Numbering: Section headings numbered 1, 2, 3…, subheadings numbered 1.1, 1.1.1 etc. Minor subheadings can be left unnumbered.
Tables, figures and equations: These should be included within the body of the text and each series numbered consecutively from 1. All tables, figures and equations must be referred to in the body of the preceding text and as near as possible to the respective illustrations, using capital T, F or E (e.g. ‘…as shown in Figure 1.’ or ‘Table 1 shows…’ or ‘…expressed in terms of Equation 1’). Captions are placed above tables, but below figures, respectively, with a full-stop at the end. If not your original work or if adopted/derived from elsewhere, give citations, e.g.,
Figure 3: Cross-sectional view of a commercial photovoltaics module  or (Bekker, 2007).
Figures, which may be in colour, must be of reasonable standard at the time of manuscript submission – i.e. with crisp and clear drawings and labels. Labels within figures should take the font consistent with the manuscript. Excel figures should be included in editable form. When the manuscript is finally accepted by JESA, authors may be requested to submit better quality illustrations. Note that downloads from the internet sometimes do not meet a publishable quality for an academic journal.
Bibliographic management: This is one of the most significant values of your submission. The general guideline here is that citaions from credible, scholarly and peer-reviewed journals have a direct impact on the quality of your work going into the future. While authors may find it inevitable to cite material from non-scholarly and nonpeer-reviewed publications or sources such as the WEB, newspapers, reports, governments, theses and dissetations, JESA discourges such practice. Authors should not, however, view this as an impediment to their publishing aspirations and stop submitting to JESA, but can proceed with their submissions with full knowledge of opportunities to enhance their research profiles. .
Citing as you write: Use one of two systems: either numbered in brackets, e.g. [1, 2, 3], or author-year in parentheses, e.g. (authour1, year; author2, year; author3, year), i.e. the Harvard system. Choose a style and apply consistently throughout and, preferably, place such citations at the end of a clause or sentence. A system of numbered citations is relatively optimal with respect to the number of words in the text. Authors are encouraged to include citations mainly from accredited international journals. Sources outside scholarly published material and theses are acceptable but should be at an absolute minimum.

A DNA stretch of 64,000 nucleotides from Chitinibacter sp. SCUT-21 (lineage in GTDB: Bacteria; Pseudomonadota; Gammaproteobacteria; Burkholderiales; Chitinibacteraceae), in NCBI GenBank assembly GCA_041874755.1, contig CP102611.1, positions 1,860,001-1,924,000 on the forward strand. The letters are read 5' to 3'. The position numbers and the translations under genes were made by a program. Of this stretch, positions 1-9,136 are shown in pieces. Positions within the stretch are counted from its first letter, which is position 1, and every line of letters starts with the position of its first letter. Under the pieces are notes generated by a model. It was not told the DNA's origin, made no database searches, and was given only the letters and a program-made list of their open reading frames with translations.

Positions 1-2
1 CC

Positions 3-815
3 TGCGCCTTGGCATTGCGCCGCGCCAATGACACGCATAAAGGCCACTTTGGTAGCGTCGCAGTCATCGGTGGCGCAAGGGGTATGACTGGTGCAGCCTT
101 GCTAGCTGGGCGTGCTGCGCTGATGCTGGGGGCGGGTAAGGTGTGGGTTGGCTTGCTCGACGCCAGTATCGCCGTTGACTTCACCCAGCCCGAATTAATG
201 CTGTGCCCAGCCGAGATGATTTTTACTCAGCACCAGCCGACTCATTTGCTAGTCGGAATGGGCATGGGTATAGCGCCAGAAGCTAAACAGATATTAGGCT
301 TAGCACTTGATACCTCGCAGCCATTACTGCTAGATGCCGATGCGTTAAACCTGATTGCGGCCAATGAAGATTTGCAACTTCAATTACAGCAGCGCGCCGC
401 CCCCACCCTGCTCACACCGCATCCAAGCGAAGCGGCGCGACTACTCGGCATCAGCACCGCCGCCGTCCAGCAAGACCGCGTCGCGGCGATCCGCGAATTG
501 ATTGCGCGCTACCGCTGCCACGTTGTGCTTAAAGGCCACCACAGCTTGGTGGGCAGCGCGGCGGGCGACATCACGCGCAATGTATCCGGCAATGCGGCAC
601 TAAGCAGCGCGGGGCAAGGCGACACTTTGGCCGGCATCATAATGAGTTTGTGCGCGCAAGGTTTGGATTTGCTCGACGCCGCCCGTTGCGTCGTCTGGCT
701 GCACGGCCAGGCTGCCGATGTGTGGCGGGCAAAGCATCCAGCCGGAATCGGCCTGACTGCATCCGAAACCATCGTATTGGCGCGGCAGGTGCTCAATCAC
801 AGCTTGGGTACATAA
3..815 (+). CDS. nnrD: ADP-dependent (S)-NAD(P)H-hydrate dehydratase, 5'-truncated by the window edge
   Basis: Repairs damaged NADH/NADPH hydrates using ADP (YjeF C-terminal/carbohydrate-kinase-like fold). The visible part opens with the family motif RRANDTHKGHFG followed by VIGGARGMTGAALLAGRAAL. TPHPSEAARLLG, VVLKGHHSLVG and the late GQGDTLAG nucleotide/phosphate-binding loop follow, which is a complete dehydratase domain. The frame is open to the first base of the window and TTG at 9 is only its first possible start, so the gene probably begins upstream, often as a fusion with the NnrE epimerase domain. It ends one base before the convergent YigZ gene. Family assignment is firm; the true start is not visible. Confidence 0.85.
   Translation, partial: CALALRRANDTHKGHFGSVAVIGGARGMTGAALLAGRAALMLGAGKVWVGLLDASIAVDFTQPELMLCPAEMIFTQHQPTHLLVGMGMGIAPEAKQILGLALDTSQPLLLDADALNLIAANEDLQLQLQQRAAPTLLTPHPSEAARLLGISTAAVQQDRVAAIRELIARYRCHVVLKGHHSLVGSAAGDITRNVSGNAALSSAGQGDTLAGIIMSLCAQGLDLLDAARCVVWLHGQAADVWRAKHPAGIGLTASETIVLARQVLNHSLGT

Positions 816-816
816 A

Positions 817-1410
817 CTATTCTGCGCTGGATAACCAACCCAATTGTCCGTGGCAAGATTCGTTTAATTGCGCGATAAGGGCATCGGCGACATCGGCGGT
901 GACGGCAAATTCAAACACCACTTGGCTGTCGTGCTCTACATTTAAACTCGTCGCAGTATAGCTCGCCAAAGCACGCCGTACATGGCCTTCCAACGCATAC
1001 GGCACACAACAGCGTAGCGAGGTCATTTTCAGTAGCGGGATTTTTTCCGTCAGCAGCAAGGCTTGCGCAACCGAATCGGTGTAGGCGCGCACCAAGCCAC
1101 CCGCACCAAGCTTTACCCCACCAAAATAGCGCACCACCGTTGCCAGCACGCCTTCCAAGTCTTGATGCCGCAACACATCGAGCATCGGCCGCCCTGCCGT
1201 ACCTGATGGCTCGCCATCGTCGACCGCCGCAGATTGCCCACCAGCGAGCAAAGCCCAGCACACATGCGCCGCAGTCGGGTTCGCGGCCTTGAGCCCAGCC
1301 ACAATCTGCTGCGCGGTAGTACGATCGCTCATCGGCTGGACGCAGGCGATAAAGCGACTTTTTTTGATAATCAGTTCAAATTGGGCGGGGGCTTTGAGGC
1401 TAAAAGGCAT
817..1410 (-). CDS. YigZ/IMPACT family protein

Recommended tool: EndNote, Mendeley and refWorks are software tools for publishing and managing bibliographies, citations and references on the Windows; and are downloadable MS Word plugins. EndNote, in particular is recommended by Thomson Reuters and Clarivate Analytics, as well as endorsed by most journals and universities.
Reference list: Choose the Harvard system of reference, which is essentially automated but can be edited for consistency in respect with (1) author’s last name and initials, (2) year of publication/source, (3) title of publication/source (taking into account the general conventions of capital and lower case letters), (3) name of journal/source, (5) relevant pages. Only initial capitals are used for titles of articles, books, etc; caps are used for journal titles. Examples:
Bekker, B. 2007. Irradiation and PV array energy output, cost, and optimal positioning estimation for South Africa. Journal of Energy in Southern Africa 18 (2): 16–25.
Madessa, H.B., Lovesth, J. and Nydal, O.J. 2009. Experimental investigation on rock bed for high temperature solar thermal storage. Renewable energy shaping our future. Proceedings of the ISES Solar World Congress 2009, Johannesburg, South Africa, 11–14 October, 2009: 123–132.
Manwell, J. F., McGowan, J. and Rogers, A. 2002. Wind power explained: Theory, design and application, second edition. Chichester, UK: Wiley.